Chandeliers. On the Porch. Because I Can.

Unless you are new to the blog, or haven’t actually met me, you’ll know that my answer to “What is the most important aesthetic feature of a historic house?” is lighting. Beyond a shadow of a doubt, lighting is the most important thing to me. It sets the character of a space like nothing else, and it’s really the jewelry of any room. I am scandalously in love with chandeliers – but really I love all vintage or creative lighting like nothing else.

Doug’s Great-Grandparents, Mac and Vera, raised their thirteen children in Marion, Indiana. They lived in a house the family called “The Old Homestead” that was built by his great-grandfather. Later, the house was owned and occupied by his Great-Aunt Alice Mae and his Great-Uncle Ron. Aunt Alice Mae was the last to pass away, and the house was being sold. Many family members, including Doug and his father, went to help clear out the house of the contents.


When you have an old house, and almost no one else in your family does, you end up being a caretaker for many family artifacts. The “this is old, give it to Doug and Amy, they like old things” happens to us a lot, and we have some pretty incredible family pieces. Doug came home from that weekend with a Victrola (and 12 bound books with about 200 records), a Edison Wax Cylinder Machine (with about 300 wax cylinders), and two chandeliers that they found tucked away rusting in the basement – in garbage bags.

“These are in rough shape,” Doug said. “I seriously doubt you can do anything with them. But it was easier to take them than to say no. And you do love lighting.”

I looked at them, and they were ROUGH. I didn’t have time, or any idea where they were going to go, so they went in the attic at Jackson Street. When we went to move, we found them, after forgetting about them for years. I thought about parting with them, but they were a PAIR. It’s so hard to find a pair of chandeliers of that age – probably late 1800’s or early 1900’s. The rust was quite bothersome. But I couldn’t get rid of a pair.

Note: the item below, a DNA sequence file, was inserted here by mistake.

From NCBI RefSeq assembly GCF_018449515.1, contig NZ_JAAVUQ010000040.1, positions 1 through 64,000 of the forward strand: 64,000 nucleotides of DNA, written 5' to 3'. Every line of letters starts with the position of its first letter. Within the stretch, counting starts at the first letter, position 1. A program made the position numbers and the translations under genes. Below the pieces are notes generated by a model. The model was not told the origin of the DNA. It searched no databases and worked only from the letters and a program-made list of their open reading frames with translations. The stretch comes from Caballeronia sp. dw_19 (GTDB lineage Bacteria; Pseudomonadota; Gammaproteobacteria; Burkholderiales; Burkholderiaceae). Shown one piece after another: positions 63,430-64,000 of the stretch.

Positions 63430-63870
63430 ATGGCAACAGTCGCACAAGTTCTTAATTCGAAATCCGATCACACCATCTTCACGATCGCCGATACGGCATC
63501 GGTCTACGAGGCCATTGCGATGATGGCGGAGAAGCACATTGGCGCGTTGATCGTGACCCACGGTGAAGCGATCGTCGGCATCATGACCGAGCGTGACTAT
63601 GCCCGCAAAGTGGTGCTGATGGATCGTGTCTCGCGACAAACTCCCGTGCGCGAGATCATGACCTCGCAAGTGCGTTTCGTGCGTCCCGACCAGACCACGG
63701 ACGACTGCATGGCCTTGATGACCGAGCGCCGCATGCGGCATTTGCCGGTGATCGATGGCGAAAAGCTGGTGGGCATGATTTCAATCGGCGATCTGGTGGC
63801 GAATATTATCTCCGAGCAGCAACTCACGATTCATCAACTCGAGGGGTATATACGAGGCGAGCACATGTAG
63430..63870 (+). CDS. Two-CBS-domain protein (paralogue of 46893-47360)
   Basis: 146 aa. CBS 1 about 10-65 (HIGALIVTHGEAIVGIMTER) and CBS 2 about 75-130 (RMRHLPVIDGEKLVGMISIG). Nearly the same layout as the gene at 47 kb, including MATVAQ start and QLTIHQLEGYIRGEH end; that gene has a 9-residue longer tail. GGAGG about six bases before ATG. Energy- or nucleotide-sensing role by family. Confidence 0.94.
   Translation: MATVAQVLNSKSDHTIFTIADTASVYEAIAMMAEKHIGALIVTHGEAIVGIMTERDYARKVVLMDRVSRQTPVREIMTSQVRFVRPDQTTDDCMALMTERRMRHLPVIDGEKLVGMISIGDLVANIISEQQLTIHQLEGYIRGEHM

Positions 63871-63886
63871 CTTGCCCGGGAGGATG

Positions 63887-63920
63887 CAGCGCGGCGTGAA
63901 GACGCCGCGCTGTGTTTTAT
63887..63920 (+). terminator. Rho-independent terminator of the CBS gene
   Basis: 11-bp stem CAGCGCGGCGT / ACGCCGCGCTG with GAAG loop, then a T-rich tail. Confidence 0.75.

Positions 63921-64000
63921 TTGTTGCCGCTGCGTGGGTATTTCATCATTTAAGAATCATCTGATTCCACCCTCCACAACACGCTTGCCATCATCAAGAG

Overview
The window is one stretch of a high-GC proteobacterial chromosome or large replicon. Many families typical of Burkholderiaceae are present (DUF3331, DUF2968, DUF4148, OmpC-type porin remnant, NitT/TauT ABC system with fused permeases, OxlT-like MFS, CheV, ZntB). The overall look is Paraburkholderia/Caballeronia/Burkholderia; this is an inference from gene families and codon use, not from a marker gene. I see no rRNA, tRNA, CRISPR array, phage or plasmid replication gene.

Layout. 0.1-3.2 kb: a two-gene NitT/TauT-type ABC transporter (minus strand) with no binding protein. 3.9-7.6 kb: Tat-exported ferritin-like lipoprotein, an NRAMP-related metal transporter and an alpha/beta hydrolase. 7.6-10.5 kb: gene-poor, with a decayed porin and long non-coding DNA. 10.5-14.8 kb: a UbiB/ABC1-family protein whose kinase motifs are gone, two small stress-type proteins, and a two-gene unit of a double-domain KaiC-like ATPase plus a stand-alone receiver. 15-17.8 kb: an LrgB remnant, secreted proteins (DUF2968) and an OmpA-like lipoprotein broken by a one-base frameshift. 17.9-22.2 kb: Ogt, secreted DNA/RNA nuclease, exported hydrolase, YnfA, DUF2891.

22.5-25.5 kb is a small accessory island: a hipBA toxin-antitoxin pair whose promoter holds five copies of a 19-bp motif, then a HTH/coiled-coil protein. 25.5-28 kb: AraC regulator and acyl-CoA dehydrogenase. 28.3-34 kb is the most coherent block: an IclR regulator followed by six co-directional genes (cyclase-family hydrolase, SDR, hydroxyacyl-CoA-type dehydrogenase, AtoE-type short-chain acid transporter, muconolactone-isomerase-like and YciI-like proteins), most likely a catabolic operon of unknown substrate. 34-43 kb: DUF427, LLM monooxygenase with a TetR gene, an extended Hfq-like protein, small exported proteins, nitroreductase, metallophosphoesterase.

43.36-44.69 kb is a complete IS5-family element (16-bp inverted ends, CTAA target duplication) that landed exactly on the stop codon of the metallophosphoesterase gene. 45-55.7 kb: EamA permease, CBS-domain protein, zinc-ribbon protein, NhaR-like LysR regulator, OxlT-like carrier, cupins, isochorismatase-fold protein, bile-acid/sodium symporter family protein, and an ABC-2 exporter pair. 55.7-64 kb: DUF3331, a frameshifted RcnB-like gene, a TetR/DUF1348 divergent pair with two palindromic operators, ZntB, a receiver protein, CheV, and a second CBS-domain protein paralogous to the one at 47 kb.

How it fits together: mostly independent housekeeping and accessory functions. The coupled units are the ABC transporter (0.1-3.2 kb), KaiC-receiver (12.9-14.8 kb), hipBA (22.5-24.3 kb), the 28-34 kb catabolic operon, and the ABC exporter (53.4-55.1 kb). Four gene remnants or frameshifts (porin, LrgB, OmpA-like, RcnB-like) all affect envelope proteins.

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There are two places in our house that need a pair of lights : the upstairs hallway, and the porch. There was too much rust, so the hallway was out. I had the thought of using them on the porch. They would be well covered because the overhang is HUGE, and if I cleaned what I could, I could spray paint them black and they would just look like cast iron with the rust texture. Done.

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We took the chandeliers apart, and I got to work with each piece, scrubbing them with multiple brushes and really cleaning them well.

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Amazingly, they came quite clean, and I saw that they had a copper coloring that was quite nice.

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This is all the gunk in the laundry room sink…. gross.

After really working on them, I was amazed at how good they looked. As in, it would be a shame to paint them black.

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I still wanted to spray them : since they were going to be outside, I wanted to keep the rust from getting worse. I used a combination of copper and bright gold Rustoleum on them, which gave it the right color, and just enough shine. It also makes the finish no-so-perfect, which I like.

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I laid out all the parts, and got to work with my paints.

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It was clearly hand-painted before, and I wanted to do that again, but in colors to match the house. I chose a purple, blue, and silver (and an ivory, but it came out silver, so it really doesn’t count). I never actually map out my colors, I just start, and hope I don’t hate it.

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I did each piece followed by its twin.

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I generally pick my colors, and then do one color at a time. Everything that’s blue. Then silver. Then purple.